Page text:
Towards Greater Gender Diversity in the Workplace in Egypt

Source: Economic Research Forum

Author(s): Rami Galal and Mona Said

Original Link:

  • One of the main challenges facing the Egyptian economy is that it is not making the best use of half of the population, as the rate women’s participation in the labor force is among the lowest in the world. Worse yet, their participation is declining over time, as public sector jobs are become scarcer, and the formal private sector is unable to sufficiently absorb new women entering the labor market.
  • This phenomenon persists despite growing evidence in support of a positive association between women’s employment and firm productivity and wages, especially in knowledge-intensive services and high-tech manufacturing.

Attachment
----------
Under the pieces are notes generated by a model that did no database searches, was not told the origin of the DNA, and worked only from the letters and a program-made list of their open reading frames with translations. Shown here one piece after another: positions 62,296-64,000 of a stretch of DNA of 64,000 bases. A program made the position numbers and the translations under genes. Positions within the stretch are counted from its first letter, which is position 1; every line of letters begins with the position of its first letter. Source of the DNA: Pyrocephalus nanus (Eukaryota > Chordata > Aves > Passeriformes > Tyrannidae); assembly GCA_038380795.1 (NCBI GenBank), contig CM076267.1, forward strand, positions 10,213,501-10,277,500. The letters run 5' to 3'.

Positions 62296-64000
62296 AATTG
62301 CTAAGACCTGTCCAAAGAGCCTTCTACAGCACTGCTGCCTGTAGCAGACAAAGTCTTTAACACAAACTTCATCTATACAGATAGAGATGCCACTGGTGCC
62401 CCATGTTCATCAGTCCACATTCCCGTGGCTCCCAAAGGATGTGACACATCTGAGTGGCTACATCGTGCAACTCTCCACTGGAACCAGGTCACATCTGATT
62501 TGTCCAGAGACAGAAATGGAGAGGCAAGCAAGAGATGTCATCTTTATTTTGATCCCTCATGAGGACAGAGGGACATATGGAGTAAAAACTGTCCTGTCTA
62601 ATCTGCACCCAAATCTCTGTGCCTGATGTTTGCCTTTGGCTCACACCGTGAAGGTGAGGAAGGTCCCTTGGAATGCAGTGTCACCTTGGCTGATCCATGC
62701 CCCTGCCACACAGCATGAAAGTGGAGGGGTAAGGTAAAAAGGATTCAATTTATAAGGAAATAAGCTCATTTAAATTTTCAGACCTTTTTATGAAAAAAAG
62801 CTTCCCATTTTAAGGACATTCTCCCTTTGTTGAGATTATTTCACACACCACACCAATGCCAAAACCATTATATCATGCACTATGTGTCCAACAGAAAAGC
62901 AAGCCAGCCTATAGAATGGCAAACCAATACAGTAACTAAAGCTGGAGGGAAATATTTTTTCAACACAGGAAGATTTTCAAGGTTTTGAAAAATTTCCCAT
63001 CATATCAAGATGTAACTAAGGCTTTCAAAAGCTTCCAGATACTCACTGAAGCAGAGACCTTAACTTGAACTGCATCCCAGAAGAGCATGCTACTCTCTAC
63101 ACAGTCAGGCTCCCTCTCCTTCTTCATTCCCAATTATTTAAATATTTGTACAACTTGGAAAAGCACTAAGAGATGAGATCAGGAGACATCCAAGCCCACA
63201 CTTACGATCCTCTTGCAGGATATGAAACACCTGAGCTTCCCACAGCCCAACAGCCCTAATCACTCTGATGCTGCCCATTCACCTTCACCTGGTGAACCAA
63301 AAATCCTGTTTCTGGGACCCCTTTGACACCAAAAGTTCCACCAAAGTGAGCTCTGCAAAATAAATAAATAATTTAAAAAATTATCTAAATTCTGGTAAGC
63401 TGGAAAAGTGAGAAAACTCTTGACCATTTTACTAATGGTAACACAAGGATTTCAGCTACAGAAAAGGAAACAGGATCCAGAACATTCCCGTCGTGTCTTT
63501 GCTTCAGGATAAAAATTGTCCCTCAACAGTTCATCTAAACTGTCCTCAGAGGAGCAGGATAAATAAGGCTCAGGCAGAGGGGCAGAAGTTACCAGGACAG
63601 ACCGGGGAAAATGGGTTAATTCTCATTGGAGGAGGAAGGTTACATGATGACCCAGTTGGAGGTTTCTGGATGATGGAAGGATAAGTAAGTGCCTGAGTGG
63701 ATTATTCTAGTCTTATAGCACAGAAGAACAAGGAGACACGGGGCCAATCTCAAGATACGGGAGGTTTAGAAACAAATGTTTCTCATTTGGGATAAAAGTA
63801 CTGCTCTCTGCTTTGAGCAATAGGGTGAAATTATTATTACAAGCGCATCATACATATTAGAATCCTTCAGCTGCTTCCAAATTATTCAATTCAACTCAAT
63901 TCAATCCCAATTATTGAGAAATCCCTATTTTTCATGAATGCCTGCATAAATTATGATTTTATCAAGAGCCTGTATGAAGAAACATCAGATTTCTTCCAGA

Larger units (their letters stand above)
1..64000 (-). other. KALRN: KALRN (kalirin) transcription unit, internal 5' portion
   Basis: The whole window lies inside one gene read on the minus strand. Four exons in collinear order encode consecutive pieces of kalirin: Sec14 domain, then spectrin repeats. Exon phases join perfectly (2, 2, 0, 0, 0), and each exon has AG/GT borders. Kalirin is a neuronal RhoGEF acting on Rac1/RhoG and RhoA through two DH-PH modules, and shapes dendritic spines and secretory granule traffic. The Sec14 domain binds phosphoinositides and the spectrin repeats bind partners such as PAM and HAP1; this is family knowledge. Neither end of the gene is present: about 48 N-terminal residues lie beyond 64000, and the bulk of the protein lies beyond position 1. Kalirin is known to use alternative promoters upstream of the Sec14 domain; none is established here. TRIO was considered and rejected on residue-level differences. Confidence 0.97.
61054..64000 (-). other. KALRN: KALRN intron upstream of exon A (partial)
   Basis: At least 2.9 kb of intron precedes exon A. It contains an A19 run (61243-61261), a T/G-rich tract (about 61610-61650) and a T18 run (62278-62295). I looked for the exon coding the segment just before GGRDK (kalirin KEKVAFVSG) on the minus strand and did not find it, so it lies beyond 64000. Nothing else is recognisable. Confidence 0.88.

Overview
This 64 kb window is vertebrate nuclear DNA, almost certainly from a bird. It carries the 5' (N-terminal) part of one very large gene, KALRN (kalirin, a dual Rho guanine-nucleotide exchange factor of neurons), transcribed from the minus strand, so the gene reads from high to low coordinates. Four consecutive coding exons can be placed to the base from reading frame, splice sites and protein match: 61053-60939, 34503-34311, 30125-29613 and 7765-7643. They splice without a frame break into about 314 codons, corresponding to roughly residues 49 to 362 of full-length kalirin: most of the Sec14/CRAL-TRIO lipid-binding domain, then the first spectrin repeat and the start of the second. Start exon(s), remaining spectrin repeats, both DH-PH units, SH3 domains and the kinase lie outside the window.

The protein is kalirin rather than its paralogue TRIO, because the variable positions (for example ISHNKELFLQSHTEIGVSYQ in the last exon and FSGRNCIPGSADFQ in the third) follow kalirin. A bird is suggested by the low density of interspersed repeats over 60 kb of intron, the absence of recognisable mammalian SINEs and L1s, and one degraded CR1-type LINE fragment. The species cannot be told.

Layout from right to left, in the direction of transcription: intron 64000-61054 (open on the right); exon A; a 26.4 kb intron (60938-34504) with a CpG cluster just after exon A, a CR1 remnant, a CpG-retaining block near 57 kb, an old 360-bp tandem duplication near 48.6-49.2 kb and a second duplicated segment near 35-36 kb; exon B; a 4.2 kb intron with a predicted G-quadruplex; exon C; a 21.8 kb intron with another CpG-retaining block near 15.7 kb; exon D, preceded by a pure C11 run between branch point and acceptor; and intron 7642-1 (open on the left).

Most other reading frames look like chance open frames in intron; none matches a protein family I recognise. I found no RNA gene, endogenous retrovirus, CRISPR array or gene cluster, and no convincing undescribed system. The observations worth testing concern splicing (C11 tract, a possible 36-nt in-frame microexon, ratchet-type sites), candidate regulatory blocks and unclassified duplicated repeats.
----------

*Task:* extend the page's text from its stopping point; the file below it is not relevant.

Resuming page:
• If policymakers were to take corrective actions to enhance women’s economic empowerment, they could: (i) adopt policies to mitigate private sector disincentives to hire women, and improve working conditions, (ii) directly support segments of the labor market that employ higher shares of women, such as education and healthcare provision, as well as export-oriented manufacturers, and (iii), improve the business environment for private sector development and employment generation that would empower both men and women

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